Waiting for another war


The young man slouches and shoves his hands in his pockets. He is standing in front of his new house, rebuilt after it was destroyed during the 2006 July War, in which his father and six other members of his family were killed.  The new house is plain; just grey brick walls and a roof, no windows, no doors.

“It was all destroyed in the war,” he tells NOW. ”I was here the first four days, I was visiting my family cause I live in Australia. The first bomb in 2006 fell behind our house.”

The man says his family needs $200,000 more to finish their home, while the Resistance, as part of its reconstruction effort, only offered them $25,000. “It’s better than nothing; we can probably get around $25,000 more. We can’t say they didn’t rebuild many places. The shopping center was old and now it’s brand new,” he says.

“People here in the South are ready for war every day. I don’t speak for myself. I don’t want to stay here. There is nothing here. But if there was to be another war nobody would stay here. They would leave immediately if given the chance. ”

Like him, many of the people in South Lebanon who lost their families and houses during the brutal 34-day war with Israel in 2006 are constantly dreading a renewal of hostilities. Some people in southern villages say they are even expecting new fighting in the first few months of 2010 and many of them are thinking of leaving their homes.

Half rebuilt

The young man invites us into his family’s nearby sandwich shop and offers us refreshments. “I left after four days,” he says. “The Israelis dropped fliers from the air telling us to evacuate, and my brother, my niece and I left to Beirut. They stayed there and I travelled first by ship to Cyprus and then to Australia.  Why stay? There is nothing here. ”

He remembers his father and other family members refusing to go. “We had 170 people in our house, taking shelter from the bombings. And on day 29 the bomb hit the wall of the room my family was in. The wall fell over them,” he says looking down.

“They used phosphorus here too. They were trying to finish Hezbollah, yes. But the Hezbollah members are not all in one place. There would be one here, one there. So the Israelis killed many people just to get one of them,” he explains.

After the war was over, many who had evacuated the town returned to Bint Jbeil. Not him. He says it took him three months before he decided to revisit his home village. “It was all gone. We rebuilt everything. But you know how things usually go; some received more than they needed, others not enough. Hezbollah gave people money for the buildings, but not enough to finish the houses. Before the war this house was finished, it had tiles and a roof and it was furnished. Now we have walls but we had to stop. We have no more money.”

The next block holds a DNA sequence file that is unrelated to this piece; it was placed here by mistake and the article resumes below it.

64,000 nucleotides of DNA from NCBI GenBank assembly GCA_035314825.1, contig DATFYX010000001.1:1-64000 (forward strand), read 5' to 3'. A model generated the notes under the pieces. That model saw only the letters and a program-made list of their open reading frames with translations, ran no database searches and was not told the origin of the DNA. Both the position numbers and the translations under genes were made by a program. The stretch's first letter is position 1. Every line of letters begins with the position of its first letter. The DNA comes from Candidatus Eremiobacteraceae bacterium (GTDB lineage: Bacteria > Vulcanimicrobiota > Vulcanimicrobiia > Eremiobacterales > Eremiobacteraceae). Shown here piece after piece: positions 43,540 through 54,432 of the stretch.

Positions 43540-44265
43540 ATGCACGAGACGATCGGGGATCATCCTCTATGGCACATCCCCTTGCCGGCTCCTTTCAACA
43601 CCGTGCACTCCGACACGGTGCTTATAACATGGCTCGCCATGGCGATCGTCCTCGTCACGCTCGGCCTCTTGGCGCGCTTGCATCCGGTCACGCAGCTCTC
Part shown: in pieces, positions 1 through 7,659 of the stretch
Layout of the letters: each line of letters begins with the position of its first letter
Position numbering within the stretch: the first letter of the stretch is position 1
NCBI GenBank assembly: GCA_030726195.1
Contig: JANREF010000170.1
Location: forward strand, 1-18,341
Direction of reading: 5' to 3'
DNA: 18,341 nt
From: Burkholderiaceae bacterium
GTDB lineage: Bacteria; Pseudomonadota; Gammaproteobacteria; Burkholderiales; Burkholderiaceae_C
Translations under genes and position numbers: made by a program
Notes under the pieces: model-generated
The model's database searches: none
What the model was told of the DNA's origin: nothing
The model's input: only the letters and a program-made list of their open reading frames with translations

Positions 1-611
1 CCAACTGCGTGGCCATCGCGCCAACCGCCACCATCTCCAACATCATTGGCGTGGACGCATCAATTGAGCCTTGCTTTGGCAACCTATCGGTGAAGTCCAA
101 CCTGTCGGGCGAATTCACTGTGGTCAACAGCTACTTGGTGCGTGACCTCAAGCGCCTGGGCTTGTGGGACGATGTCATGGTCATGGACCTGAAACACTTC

The same is true for a pharmacist in Qana, a southern village in which 57 people died during heavy bombing by the Israeli Defense Forces in July 2006. He said he still has to pay back loans he got in order to rebuild his pharmacy and house, which were destroyed completely.

“Now we are always waiting for something to happen. There is going to be another big war by May 2010. Everybody says it. But I don’t have anywhere else to go. This is my business, I have to protect it,” he says as he leans against the counter. “We’ve had enough. In 1982,war. In 1988, war. 1993, war. 1996, war. 2000, war. 2006, war. And now 2010…” he laughs. “I got used to losing. I lost $115,000 in 2006. Hezbollah gave me a gift, around $15,000, like they did with everybody.”

A little bit down the road in Qana a woman who sells household appliances says she is not scared of any war and that she is determined to stay in her village. “We are used to war. There was a war here all the time. In 2006 we were hysterical. We stayed here for 17 days, and bombs were falling all over. Then we left with the trucks, and bombs kept falling on the refugee trucks too. But we are not scared. We feel there is another war coming,” she says while her husband, who’s wearing khaki army pants and a leather jacket, offers to bring us coffee.  They were lucky in 2006; their shop was only partially hit and they didn’t spend too much rebuilding it.

The workers in the Al Mabarrat Charitable Organization in Bint Jbeil are crowded into a small office holding only a desk and two chairs.  They still have to furnish their headquarters after rebuilding. “Almost everything was rebuilt here,” one employee says. “They gave money to the people, around 85% of the expenses for each building that was destroyed. We had 60% of the houses completely gone, and 10% were half damaged. We don’t expect another war. We don’t want another war, but with Israel, we never know. We don’t trust them, they bombed innocent people. They are always the ones who start, not us,” he says.

The pharmacist in Qana is not very optimistic. “People don’t think about peace in the future. Israel will never leave us alone. They hope they are going to beat Israel,” he says and then suddenly stops. “We are going to lose again what we lost before. But we have no problem with staying, because if we leave we lose everything for good.”

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